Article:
Discussion Settings. The Discussion Settings are used to control how visitors and other blogs interact with your site.
Default Article Settings In the Default article settings, there are three options. These settings are defaults for new posts or pages, which can always be changed individually on each article. This first two options deal with pingbacks and trackbacks. The first determines if your blog will send out pings and trackbacks to other blogs when you publish articles. . ↑ Table of Contents ↑ Other comment settings has quite a few options, so lets explain them one at a time.
Comment author must fill out name and e-mail – When this setting is on, anyone leaving a comment will be forced to leave a name and a valid email address. E-mail Me Whenever. Comment Embeds. WordPress.com allows you and your readers to embed YouTube videos and tweets from Twitter directly into blog comments by simply adding a single URL into the comment text.
Of course, if a reader embeds an inappropriate video or tweet on your blog, you are free to remove the link or delete the entire comment, just as you are with other comments. We may expand this functionality in the future to include embeds from other services. YouTube To embed a YouTube video into a comment, simply grab the URL/permalink of any YouTube video and paste it directly into your comment text: Once your comment is posted/approved, you will be able to watch the video directly from the comment area. ↑ Table of Contents ↑ Twitter To embed a tweet into a comment, simply grab the URL/permalink of any tweet and paste it directly into your comment text: Who Can Comment. Unwanted Comments and Comment Spam. Trackbacks. Trackbacks are a way to notify legacy blog systems that you’ve linked to them.
If you link other WordPress blogs they’ll be notified automatically using pingbacks, no other action necessary. Think of trackbacks as the equivalent of acknowledgements and references at the end of an academic paper or chapter in a text book. To send a trackback, add the trackback URI from the other blog post to the Send Trackbacks module in your blog post before you publish it. A trackback URI from a WordPress blog will end with /trackback/. How do I send a Trackback Go to the post on the other person’s blog and look for the ‘Trackback URI’ or similar. Once you have that link you need to copy the URL of the link. In Firefox, Right-click on the link and Copy Link Location. In Internet Explorer, Right-click on the link and Copy Shortcut. Pingbacks. A pingback is a type of comment that’s created when you link to another blog post where pingbacks are enabled.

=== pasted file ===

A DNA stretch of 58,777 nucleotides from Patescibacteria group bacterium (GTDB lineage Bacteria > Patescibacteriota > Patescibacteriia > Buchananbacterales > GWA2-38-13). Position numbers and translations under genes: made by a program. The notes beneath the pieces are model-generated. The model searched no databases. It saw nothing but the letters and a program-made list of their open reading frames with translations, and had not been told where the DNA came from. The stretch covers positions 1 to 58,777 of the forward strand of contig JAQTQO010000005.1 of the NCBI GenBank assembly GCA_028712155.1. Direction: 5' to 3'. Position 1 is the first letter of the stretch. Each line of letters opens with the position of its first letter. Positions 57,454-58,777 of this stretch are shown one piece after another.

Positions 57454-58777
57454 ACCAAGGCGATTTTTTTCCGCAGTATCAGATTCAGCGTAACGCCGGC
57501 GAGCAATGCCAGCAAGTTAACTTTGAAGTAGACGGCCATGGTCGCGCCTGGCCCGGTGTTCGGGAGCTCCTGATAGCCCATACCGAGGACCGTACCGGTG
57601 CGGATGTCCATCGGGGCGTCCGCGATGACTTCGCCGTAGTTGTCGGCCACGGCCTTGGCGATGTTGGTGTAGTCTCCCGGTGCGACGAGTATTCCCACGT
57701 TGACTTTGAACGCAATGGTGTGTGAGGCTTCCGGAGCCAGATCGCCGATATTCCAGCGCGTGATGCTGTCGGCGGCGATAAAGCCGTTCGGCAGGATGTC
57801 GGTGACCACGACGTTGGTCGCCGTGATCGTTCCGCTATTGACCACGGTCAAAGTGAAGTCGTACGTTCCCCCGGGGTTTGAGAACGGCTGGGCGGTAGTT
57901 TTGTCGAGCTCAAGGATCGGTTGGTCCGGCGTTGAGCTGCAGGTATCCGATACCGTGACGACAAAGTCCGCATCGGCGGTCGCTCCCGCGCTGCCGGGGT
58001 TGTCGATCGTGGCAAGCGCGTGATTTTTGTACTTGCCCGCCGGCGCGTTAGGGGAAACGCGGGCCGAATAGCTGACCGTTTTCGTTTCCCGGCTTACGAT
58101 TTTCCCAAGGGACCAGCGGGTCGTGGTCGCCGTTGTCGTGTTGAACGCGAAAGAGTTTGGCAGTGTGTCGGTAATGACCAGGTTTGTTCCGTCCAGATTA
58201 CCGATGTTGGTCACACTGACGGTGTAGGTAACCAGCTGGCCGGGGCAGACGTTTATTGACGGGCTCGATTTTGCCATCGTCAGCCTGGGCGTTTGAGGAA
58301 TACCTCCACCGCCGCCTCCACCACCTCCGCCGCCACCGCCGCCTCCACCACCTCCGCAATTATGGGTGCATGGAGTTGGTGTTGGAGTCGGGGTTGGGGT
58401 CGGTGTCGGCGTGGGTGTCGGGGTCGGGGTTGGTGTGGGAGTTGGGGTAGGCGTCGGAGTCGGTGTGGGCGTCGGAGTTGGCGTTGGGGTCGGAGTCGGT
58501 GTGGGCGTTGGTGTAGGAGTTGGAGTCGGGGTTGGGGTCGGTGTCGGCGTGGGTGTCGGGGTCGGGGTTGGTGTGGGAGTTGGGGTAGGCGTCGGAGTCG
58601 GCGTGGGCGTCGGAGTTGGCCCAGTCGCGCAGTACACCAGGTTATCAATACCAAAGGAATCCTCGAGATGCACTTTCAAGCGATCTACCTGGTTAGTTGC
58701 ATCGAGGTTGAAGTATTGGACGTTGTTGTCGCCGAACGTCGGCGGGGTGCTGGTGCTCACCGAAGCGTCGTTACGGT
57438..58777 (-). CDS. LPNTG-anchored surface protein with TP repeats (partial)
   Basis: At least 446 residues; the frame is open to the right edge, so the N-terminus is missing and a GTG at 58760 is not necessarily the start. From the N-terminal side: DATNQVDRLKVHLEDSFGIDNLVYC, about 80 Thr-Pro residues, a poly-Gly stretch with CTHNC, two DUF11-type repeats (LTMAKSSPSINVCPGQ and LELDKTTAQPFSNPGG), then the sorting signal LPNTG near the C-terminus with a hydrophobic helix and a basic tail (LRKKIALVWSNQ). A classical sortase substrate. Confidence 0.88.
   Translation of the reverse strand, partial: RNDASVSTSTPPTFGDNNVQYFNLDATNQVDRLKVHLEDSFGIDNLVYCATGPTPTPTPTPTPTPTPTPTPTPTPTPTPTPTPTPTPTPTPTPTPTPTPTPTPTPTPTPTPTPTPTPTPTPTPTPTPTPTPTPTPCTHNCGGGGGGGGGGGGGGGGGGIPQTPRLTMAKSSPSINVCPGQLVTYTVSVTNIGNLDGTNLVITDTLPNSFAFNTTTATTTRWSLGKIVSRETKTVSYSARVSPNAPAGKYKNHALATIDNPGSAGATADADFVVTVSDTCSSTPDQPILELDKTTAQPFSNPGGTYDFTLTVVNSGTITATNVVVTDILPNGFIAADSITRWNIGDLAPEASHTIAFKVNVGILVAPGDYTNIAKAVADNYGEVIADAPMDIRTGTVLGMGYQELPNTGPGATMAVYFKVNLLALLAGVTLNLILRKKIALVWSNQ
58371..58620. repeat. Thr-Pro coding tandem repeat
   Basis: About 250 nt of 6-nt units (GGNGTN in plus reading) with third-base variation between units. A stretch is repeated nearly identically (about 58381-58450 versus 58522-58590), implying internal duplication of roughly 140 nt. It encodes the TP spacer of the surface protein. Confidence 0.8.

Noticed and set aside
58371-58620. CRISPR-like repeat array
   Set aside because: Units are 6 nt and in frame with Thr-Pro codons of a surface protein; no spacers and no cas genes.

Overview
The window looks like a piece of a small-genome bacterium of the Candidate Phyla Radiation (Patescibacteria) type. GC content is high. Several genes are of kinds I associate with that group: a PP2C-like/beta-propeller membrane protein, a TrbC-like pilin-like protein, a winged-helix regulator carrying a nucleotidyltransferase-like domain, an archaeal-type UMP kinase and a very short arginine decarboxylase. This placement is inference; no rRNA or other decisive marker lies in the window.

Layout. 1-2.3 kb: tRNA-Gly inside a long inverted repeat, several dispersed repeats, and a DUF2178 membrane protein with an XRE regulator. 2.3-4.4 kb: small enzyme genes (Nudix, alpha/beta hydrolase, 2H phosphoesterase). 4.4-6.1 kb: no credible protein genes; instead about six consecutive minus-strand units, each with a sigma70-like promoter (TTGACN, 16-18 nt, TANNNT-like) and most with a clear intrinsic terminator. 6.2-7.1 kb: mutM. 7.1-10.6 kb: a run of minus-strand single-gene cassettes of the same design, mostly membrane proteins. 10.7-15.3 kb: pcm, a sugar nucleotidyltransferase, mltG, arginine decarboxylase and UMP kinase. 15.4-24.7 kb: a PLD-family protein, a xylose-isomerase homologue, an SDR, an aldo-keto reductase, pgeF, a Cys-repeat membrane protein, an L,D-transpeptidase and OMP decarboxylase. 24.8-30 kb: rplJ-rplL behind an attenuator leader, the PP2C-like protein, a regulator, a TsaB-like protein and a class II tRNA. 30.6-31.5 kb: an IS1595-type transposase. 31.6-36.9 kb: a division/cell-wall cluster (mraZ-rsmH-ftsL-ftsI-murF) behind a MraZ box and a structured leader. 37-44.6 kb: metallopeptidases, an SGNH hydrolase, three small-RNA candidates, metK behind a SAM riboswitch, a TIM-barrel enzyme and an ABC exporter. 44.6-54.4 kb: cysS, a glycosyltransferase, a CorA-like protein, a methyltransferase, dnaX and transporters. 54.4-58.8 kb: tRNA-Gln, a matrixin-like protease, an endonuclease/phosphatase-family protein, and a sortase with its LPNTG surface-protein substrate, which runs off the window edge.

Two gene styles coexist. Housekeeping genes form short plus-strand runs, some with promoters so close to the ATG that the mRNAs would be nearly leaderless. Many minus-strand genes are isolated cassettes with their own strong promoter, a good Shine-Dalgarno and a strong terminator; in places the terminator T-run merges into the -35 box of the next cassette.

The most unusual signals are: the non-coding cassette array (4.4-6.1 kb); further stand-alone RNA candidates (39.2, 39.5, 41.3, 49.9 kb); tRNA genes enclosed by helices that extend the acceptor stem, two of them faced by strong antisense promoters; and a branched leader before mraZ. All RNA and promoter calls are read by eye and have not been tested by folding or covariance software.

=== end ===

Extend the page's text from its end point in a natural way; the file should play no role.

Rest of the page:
The best way to think about pingbacks is as remote comments: Person A posts something on his blog.Person B posts on her own blog, linking to Person A’s post. This automatically sends a pingback to Person A when both have pingback enabled blogs.Person A’s blog receives the pingback, then automatically goes to Person B’s post to confirm that the pingback did, in fact, originate there. My Comments. Comments are a way for visitors to add feedback to your posts and pages.
If you choose to enable comments for your posts, then a comment form will appear at the bottom of the posts and people can respond to what you have written. Approved comments are displayed on individual posts, not on the blog home page. Click on a post title to see comments. You can show the latest comments on the blog home page by adding the recent comments widget to the sidebar if you wish. Looking for your own comments on other blogs? ↑ Table of Contents ↑ Manage Comments. WordPress.com blog owners have full control to approve, delete, or edit the comments left on their blog.